By: Sam Sullivan
Prior to the first day of the Oslo Freedom Forum, I heard from previous attendees that it is one of the most important human rights conferences in the world. Only after a few theater sessions and a couple talks with attending human rights advocates was I able confirm this for myself. Starting off the Freedom Forum with the first theater session, Professor Francis Fukuyama’s comprehensive and academic overview of the weakness of authoritarian regimes stood out. He highlighted that although modern autocrats are generally referred to as “strong” dictators, there is little accountability for making wrong decisions and subsequently little chance for fixing mistakes that might result in massive popular threats to the regime (see Xi Jinping’s zero-Covid and Putin’s invasion of Ukraine). To Francis Fukuyama, and to the democratic world, the limited possibilities for dynamic responses to threats appears, in fact, incredibly weak and something pro-democracy advocates should pounce on when given the opportunity.
Also in the first theater session was Félix Maradiaga, a Nicaraguan activist and critic of President Ortega, who was arrested in 2021 for purely political purposes. Although he was not able to see his wife and daughter for two years and was tortured in solitary confinement, Félix Maradiaga emphasized that truly effective human rights advocates push for justice, not revenge. This powerful statement from someone who has undergone unimaginable injustice was underlined as he invited his daughter on stage to share his sentiment; only having been reunited in February.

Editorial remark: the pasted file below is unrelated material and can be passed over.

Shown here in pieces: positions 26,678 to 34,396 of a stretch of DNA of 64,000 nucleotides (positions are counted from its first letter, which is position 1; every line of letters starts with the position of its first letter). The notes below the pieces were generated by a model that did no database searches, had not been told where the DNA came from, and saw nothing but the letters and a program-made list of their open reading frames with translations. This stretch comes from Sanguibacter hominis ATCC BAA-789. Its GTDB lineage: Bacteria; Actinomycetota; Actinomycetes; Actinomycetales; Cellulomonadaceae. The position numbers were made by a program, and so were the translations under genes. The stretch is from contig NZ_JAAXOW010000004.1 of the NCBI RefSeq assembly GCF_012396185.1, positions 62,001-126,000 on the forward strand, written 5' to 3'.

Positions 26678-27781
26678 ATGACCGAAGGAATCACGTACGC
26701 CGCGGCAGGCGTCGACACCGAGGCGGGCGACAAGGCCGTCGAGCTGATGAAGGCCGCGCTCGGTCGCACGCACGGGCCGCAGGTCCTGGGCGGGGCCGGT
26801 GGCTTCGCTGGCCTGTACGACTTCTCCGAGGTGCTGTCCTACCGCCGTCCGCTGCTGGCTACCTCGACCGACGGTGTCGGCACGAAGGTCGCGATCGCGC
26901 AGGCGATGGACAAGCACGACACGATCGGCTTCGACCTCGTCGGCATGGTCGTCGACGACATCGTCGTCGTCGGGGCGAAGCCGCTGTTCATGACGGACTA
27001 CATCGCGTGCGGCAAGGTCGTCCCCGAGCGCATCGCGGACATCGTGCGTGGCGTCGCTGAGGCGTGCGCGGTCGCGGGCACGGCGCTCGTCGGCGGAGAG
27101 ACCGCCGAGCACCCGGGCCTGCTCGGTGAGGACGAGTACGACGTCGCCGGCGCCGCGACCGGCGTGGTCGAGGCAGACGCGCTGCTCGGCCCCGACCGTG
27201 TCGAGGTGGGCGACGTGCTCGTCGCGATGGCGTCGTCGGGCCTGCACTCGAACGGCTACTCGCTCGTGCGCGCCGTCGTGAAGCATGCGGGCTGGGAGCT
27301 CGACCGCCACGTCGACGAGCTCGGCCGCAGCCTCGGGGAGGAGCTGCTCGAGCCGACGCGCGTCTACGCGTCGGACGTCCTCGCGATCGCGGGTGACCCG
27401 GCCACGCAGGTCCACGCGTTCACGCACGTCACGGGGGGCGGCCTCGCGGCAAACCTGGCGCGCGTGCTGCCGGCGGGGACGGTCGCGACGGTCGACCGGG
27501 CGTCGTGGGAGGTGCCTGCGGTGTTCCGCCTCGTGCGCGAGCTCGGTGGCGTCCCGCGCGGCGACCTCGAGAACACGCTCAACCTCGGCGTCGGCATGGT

In the intermission between the first theater session and the second, I was able to meet with my mentor at Defiende Venezuela, Genesís Dávila, who introduced me to the founding Prosecutor of the International Criminal Court, Luis Moreno-Ocampo. Being face-to-face with one of the most forefront advocates of human rights in the last couple decades was an immense privilege and one I hope to look back on in future opportunities related to international human rights law.
Fast-forwarding to the afternoon’s panel session on Iran, titled “Iran: The Final Revolution?”, I was able to listen to the passionate women’s rights and pro-democracy advocate Masih Alinejad, who insists that there is in fact a light at the end of the tunnel, regardless of where Iran lies in the tunnel. She highlighted, along with the other panel members, that Western countries and pro-democracy advocates should be doing the work to pressure the Islamic Republic regardless of the catalyst of senseless killings of Iranian citizens. Just because the media does not show Iranians being killed after the mass protests seemingly died down does not mean the West has forgone its responsibility to fight against blatant crimes against humanity. And even still, an absence of mass protests does not absolve the Islamic Republic of its atrocities. Work needs to be done and privilege needs to be turned into power, such that victims will no longer have to plead into the void of a response from democratic governments.